2/13 | Horkheimer and Adorno, Critical Theory and Actuality of Philosophy

Professor Axel Honneth and Bernard E. Harcourt

Wednesday, September 25, 2019 

6:15-8:45 pm

at Maison Française, Buell Hall, Columbia University

Reading and discussing

Traditional and Critical Theory” by Max Horkheimer, in Critical Theory: Selected Essays.

The Actuality of Philosophy” by Theodor Adorno in Telos 1997, no. 31 (1997): 120-133.

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At Critique 2/13, we turn to two texts: first, Horkheimer’s 1937 article “Traditional and Critical Theory,” which set forth the blueprint of Horkheimer’s vision of the research project and method of the Institute for Social Research at the University of Frankfurt; and second, Adorno’s own blueprint, six years earlier in 1931, of his vision of philosophical research and method, in his lecture “The Actuality of Philosophy” delivered as the inaugural lecture on the occasion of his entry into the philosophy department at the University of Frankfurt.

We paired these two very different texts because of the subsequent history of Horkheimer and Adorno’s close intellectual collaboration, in order to explore the tensions, hopefully fruitful, in their diverging points of departure.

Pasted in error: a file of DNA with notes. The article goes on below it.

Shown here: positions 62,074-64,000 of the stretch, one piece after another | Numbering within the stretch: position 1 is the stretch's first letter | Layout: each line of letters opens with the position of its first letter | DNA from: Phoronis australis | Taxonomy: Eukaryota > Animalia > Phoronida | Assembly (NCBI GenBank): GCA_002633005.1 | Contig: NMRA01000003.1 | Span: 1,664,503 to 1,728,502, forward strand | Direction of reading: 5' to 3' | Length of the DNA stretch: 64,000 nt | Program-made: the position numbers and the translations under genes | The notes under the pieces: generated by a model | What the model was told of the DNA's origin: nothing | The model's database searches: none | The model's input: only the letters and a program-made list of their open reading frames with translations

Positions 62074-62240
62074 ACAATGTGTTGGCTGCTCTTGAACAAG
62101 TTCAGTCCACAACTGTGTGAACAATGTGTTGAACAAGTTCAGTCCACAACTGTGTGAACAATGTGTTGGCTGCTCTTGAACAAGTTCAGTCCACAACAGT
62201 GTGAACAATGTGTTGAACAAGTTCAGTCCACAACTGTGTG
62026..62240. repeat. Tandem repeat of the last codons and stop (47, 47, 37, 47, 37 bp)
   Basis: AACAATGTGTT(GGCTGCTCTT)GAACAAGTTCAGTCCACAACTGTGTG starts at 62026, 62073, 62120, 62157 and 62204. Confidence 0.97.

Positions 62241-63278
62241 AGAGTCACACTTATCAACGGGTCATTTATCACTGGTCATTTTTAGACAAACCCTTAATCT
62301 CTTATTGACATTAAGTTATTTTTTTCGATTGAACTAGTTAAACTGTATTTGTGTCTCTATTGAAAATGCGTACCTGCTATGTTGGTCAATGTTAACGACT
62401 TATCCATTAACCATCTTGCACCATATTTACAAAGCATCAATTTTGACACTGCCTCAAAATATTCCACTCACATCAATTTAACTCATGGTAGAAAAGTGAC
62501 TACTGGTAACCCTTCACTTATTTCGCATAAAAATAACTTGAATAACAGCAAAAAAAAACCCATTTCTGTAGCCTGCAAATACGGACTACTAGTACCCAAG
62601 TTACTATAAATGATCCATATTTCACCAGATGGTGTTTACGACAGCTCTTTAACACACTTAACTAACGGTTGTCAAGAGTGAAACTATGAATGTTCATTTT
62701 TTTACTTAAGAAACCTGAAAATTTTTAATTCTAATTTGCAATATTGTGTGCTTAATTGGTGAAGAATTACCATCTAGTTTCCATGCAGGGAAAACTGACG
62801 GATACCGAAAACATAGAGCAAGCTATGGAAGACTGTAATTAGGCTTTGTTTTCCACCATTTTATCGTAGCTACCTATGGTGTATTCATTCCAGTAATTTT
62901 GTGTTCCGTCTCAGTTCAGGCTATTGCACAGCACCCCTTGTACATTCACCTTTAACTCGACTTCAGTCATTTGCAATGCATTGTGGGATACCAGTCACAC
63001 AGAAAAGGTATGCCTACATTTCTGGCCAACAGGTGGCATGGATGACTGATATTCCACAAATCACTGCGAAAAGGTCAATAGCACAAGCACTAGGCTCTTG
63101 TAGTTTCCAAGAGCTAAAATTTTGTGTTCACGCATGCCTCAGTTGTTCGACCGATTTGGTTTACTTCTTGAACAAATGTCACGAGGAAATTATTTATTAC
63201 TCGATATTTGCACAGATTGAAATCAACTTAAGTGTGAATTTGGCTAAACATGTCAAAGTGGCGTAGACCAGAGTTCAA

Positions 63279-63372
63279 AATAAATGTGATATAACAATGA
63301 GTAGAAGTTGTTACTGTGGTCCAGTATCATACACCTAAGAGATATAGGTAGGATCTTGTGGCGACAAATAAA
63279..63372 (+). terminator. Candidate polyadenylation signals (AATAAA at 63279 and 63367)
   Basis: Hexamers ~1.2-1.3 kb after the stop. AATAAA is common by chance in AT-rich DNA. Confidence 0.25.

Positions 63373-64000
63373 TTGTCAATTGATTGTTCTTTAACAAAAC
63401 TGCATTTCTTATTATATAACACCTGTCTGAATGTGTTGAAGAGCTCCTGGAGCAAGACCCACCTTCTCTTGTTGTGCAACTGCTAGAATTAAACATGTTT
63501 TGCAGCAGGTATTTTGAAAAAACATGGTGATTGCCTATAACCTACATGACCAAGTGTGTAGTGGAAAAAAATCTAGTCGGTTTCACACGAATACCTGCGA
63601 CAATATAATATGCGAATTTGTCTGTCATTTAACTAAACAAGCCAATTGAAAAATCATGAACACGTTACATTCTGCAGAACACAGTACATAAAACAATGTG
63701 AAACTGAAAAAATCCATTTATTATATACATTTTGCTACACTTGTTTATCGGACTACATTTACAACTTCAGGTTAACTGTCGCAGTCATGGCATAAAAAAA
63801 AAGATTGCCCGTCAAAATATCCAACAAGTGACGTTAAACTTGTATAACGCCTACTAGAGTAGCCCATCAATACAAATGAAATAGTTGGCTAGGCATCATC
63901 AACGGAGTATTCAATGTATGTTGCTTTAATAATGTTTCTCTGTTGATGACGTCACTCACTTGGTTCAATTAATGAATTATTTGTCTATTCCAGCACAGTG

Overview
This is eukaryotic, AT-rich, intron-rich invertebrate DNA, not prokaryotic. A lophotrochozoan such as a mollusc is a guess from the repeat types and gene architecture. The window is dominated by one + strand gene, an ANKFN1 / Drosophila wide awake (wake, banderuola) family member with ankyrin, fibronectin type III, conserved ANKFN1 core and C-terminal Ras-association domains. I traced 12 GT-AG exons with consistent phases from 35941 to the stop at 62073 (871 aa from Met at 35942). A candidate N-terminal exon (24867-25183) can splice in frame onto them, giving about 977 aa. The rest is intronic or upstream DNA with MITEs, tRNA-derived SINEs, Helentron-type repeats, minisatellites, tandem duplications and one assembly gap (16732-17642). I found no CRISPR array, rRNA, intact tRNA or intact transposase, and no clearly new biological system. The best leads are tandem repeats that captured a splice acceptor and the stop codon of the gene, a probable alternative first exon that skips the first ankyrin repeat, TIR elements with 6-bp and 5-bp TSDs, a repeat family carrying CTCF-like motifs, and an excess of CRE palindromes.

We are joined by Professor Axel Honneth, the Jack C. Weinstein Professor of the Humanities in the Department of Philosophy at Columbia University, the C4-Professor of Social Philosophy and the former director of the Institute for Social Research at the Goethe-Universität Frankfurt am Main.

At our last seminar, Honneth proposed four different methods of reading—but favored one, which he called the dialogical. By contrast to philological, ideological, or instrumental readings, Honneth leaned toward being in dialogue with a text: to reject what you cannot understand from the text, engage what you can, and be in conversation with your own ideas and work.

It is this method that will guide Honneth’s reading of these texts today. For Axel Honneth has been in dialogue with the writings of Horkheimer and Adorno—especially Horkheimer, more so than Adorno—for all of his intellectual life.

Enough on method for now though—or at least, on our reading method in this seminar Critique 13/13—let’s turn now, or rather let’s return now to these two formative critical texts from the 1930s to see what work they can do for us, today.

Welcome to Critique 2/13!